by Jessica Lunk
There are a billion people on Facebook, yet it has not made the impact that LinkedIn has as a candidate sourcing tool. Are employers wasting a billion opportunities to find the right talent? And why haven’t recruiters and talent acquisition specialists been able to harness the potential of Facebook sourcing?
While LinkedIn is a network geared toward professionals, Facebook is for everyone – from your kids to your grandmother. This means that it takes a little more work to filter down to viable candidates.
Facebook tends to lack meaningful data. That is, a Facebook profile might indicate a love of Game of Thrones and a “complicated” relationship status, but it won’t reveal which degree was graduated with or what core skills are used daily on the job. The lack of detailed education and career information makes it difficult to sift through the enormous amount of data at hand.
You don’t “connect” on Facebook. You “friend.” And while “acquaintance” may be a better word for most of your Facebook “friends,” there is a different set of expectations. A friend hooks you up with a sweet gig. A recruiter or hiring manager makes a balanced decision about the value you can add to an organization. In talent acquisition, a friend request is not a promise to place in an opening.
The weighted expectations of a friend request is particularly an issue for a companies employing many young professionals, like KellyMitchell. It can be difficult to navigate the line between the personal community created in high school and college and the professional network that is being built today.
Should talent acquisition specialists and hiring managers be transparent, yet professional on Facebook? Or should they set up a separate recruiting-focused account?
Glen Cathy at Boolean Black Belt weighs both sides of the debate over on his blog. He leans toward maintaining one “Profersional” (professional, yet personal) account, assessing that:
Technically, Facebook terms of service allow users only one profile each.
Social recruiting is about being transparent and personable. Maintaining a single profile is more authentic than hiding behind a secondary profile.
Whether you have one or two profiles, “friending” candidates gives them a particular impression of your relationship with them. Connecting with candidates on LinkedIn or Twitter draws a cleaner line between a professional business relationship and friendship.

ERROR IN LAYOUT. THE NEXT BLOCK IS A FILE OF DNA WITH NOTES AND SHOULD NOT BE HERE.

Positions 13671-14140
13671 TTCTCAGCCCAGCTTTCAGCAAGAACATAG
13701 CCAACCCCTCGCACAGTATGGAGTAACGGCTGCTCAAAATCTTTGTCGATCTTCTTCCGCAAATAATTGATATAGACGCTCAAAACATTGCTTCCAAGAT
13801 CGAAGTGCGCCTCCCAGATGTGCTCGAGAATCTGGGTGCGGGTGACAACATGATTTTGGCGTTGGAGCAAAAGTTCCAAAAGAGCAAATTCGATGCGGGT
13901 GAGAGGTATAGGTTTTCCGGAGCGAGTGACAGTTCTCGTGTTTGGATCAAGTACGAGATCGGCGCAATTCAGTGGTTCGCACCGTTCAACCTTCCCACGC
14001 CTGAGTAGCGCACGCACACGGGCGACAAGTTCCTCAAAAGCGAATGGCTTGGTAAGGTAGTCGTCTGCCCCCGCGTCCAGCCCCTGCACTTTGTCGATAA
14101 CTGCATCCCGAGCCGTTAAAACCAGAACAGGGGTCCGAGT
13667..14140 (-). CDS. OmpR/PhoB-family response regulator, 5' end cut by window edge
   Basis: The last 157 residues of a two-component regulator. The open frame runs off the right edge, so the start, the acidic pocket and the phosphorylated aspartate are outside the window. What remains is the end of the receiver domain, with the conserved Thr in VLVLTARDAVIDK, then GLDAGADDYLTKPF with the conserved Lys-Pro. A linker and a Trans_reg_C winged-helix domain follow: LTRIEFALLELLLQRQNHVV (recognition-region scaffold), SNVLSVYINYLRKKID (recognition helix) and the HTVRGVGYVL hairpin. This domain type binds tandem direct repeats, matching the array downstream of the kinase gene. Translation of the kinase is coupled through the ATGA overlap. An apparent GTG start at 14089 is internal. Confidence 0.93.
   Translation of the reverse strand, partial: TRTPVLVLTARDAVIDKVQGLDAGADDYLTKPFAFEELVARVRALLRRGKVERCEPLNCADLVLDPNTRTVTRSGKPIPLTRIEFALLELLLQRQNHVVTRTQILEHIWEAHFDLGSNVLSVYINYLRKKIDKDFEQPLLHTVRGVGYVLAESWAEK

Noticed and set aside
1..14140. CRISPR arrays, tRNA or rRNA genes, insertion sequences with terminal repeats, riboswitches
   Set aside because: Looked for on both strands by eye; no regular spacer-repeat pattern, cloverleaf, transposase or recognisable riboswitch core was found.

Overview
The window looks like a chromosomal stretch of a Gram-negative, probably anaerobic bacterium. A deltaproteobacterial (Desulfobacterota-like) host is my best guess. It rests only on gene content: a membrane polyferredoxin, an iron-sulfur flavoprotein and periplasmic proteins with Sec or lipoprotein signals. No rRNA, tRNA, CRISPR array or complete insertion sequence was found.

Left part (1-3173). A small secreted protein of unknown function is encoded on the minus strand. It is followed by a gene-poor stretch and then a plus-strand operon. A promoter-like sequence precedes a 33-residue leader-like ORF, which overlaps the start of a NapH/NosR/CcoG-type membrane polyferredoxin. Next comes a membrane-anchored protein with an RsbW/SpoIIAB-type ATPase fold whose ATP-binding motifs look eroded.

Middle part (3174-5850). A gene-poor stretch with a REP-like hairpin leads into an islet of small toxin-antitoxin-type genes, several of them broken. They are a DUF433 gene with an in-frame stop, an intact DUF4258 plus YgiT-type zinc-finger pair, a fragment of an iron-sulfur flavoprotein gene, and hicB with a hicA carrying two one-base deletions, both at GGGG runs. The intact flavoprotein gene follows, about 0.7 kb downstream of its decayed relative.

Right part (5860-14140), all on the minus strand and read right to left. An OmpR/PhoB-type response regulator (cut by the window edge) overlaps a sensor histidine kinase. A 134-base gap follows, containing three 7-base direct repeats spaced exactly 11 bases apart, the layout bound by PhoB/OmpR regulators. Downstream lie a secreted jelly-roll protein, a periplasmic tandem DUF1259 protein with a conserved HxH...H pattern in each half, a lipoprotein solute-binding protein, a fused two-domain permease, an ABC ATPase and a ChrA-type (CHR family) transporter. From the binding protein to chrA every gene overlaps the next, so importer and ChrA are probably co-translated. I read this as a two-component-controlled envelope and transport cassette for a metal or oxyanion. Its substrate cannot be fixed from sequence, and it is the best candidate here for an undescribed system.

Privacy settings give you some control over what can be seen by your inner circle vs. the rest of the world, eliminating some of the reasons why you might want a separate account.
- Keeping up with one profile on Facebook is enough work, and it can be difficult to split your profile and manage two versions of yourself.
Whether you decide to maintain one profile or two…
Don’t forget about the lurkers.
Candidates may be searching for you more than you think, whether they look you up after you left a message, met you at a conference, or are connected to you through a friend. Social networks have a huge influence on search engines, so it is most likely that a search for your name is going to pull up your social media profiles in the first few search results.
Even if you do not focus on making professional connections on Facebook, know that your profile is highly visible to anyone.
Don’t give up on Facebook sourcing just yet.
The workforce is changing, and, as KellyMitchell CEO, Cassandra Sanford, articulates,
“Career paths are more like jungle gyms today rather than ladders.”
Instead of working their way up a highly organized structure, professionals are increasingly pursuing independent careers as contract and freelance workers. This trend is unlikely to change as Millennials pour into the workforce. These Gen-Yers desire flexibility and tend to blur the lines between work and play. They want to work with their friends, and hang out with their coworkers after work.
As work continues to get more personal, both candidates and recruiters are going to get better at blending the personal and professional in real life as well as in their virtual presence.
Facebook may not be the data gold mine that sourcing pros would like today. However, the world is changing. We are going to share more about work with our friends, and more about our personal lives with the people we work with. Facebook is still an essential avenue for attracting candidates, and there are a billion reasons why it can’t be ignored.
Image from Rafiq Phillips